If someone really needs a f/2.8 70-200mm zoom and cannot afford to also get a 100-400mm zoom or will use the 200-400mm range only very rarely, the 70-200 plus TC could be OK. However, there are downsides, including the need to remove lens, attach TC, and reattach lens when you want to move between the two zoom ranges. And, of course, you'll also lose the aperture advantage at 400mm and the 100-400 will have a larger aperture at 201mm than the 70-200 plus TC.

The 100-400 is large and heavy - though the 70-200 is no lightweight! It will be longer fully extended than the 200mm plus TC.

I use the 100-400 to shoot a wide variety of subjects ranging from sports through birds to landscape. It is really a very fine lens.

Dan

G Dan Mitchell , Nov 18, 2010; 11:17 p.m.

Jeffrey wrote:

I would get the 70-200mm 2.8L IS II and the 2X TC III. I don't like the 100-400mm 4.5-5.6L IS. 100-400mm is infamous for being a dust pump. Many people complain that the zoom sucks in air inside the lens onto he sensor. But with a 2X TC, you loose about 2 stops of light so the 70-200mm will become a 140-400mm 5.6.

I wonder if you have used the 100-400 much? While there is a persistent rumor on the net that it is a "dust pump," those of use who use it really don't find that to be the case at all.

There are advantages and disadvantages to both of the suggested options, and the best choice really will vary depending upon the photographer and how the lenses will be used.

If someone really needs a f/2.8 70-200mm zoom and cannot afford to also get a 100-400mm zoom or will use the 200-400mm range only very rarely, the 70-200 plus TC could be OK. However, there are downsides, including the need to remove lens, attach TC, and reattach lens when you want to move between the two zoom ranges. And, of course, you'll also lose the aperture advantage at 400mm and the 100-400 will have a larger aperture at 201mm than the 70-200 plus TC.

The 100-400 is large and heavy - though the 70-200 is no lightweight! It will be longer fully extended than the 200mm plus TC.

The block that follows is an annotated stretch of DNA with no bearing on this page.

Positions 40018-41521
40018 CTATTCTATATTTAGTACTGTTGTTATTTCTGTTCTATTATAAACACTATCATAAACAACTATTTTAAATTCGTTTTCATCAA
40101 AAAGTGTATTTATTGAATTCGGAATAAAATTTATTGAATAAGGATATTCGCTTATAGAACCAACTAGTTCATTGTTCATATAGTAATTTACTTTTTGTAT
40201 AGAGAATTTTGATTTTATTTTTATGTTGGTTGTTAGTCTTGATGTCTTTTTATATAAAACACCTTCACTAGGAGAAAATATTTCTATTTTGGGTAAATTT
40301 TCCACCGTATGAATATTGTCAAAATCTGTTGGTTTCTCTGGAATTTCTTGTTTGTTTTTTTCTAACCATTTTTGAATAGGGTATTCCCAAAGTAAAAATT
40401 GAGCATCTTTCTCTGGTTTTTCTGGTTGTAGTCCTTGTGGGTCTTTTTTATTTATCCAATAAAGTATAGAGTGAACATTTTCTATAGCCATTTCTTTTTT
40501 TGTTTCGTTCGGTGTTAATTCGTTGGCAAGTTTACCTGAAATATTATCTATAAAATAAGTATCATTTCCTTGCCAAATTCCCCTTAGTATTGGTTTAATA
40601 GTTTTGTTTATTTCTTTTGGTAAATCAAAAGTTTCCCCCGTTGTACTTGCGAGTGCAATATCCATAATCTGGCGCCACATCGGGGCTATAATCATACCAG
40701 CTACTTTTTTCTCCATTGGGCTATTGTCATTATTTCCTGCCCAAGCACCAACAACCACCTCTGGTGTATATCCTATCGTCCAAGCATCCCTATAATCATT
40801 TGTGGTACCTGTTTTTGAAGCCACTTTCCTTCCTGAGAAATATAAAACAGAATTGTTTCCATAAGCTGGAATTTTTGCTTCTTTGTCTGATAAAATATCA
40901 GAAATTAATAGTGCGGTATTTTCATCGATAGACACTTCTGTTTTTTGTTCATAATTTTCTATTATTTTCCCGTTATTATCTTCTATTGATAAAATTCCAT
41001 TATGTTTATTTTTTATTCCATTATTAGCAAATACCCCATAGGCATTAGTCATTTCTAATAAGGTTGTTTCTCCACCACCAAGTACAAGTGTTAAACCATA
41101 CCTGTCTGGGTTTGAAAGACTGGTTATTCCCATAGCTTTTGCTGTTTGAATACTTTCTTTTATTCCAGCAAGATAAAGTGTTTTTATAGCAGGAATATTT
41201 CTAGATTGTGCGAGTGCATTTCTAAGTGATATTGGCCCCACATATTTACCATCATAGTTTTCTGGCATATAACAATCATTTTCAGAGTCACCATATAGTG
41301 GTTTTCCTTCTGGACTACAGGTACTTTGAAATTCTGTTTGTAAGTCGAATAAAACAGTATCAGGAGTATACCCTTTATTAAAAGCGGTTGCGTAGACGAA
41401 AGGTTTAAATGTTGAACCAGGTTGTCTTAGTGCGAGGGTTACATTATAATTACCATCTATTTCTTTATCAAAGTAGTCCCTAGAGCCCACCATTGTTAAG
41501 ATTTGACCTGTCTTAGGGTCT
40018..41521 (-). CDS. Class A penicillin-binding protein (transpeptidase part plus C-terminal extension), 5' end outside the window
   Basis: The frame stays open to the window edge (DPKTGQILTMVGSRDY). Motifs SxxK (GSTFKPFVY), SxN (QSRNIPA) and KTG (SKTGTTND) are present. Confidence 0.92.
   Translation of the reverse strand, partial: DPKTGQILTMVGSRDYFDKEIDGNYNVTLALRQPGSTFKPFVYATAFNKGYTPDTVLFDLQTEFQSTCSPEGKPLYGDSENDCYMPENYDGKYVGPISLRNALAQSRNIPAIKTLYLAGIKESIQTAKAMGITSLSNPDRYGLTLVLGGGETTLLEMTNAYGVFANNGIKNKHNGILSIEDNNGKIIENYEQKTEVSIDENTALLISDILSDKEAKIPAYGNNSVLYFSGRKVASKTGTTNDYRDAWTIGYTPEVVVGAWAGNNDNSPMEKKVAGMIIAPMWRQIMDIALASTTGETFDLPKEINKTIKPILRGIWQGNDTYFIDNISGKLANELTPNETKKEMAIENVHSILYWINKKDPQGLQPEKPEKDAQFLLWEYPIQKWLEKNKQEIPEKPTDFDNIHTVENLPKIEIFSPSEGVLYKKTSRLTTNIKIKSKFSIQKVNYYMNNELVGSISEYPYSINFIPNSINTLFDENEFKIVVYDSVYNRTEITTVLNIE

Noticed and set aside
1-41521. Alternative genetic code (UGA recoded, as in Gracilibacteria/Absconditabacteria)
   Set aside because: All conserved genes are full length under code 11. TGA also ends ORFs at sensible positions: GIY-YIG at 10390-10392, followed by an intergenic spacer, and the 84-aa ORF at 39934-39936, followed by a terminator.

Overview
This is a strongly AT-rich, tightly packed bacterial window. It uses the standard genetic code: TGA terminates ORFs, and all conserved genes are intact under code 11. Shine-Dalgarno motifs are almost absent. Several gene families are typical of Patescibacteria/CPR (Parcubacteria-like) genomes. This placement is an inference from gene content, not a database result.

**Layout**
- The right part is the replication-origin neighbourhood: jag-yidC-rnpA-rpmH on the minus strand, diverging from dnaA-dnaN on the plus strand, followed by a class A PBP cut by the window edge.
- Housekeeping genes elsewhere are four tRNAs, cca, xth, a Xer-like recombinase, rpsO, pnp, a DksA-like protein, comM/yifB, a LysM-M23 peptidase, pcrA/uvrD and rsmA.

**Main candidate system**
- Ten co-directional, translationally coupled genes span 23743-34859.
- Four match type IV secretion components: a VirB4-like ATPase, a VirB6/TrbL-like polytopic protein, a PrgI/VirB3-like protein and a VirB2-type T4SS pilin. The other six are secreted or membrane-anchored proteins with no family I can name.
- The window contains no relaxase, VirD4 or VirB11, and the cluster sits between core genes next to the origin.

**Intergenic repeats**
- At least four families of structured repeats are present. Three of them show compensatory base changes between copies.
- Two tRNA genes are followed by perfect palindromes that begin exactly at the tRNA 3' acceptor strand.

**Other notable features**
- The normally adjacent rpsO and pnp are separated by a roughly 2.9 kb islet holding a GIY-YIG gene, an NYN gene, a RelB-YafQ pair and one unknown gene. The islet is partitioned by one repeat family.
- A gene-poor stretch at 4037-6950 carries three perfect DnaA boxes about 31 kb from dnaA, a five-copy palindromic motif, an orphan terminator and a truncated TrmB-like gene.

I use the 100-400 to shoot a wide variety of subjects ranging from sports through birds to landscape. It is really a very fine lens.

Dan

William W , Nov 19, 2010; 02:03 a.m.

Context is important, since what and how you shoot could make either choice preferable.
Dan

Agree.
I'll join the chorus of: “it depends how you are going to use the lenses”.
And I think you should make that choice, by looking at the native lens and not the lens and the adaptations to it.
So if you predominately want a fast 70 to 200 then get it, but if you more need the reach of 201 to 400 and you also want the facility of a 100mm to 400mm compass and you do not mind the varying maximum aperture, - then get the 100 to 400.
Personally, I found the 100 to 400 a little soft at about 320 to 400 when used wide open; and I don’t like varying maximum aperture; and I don’t like push pull zooms; and I wanted fast between 100 and 200 - so those are the reason I did not buy the 100 to 400.
But those reasons of mine, do not make the 100 to 400 a poor lens, but rather just not suitable for me and my uses.
My other input is that the x2.0MkII used correctly (judiciously) can give more than acceptable results on the 70 to 200F/2.8L - so I would expect that the MkIII version tele-converters and MkII version 70 to 200/2.8LIS lens would be a very acceptable combination, also.
WW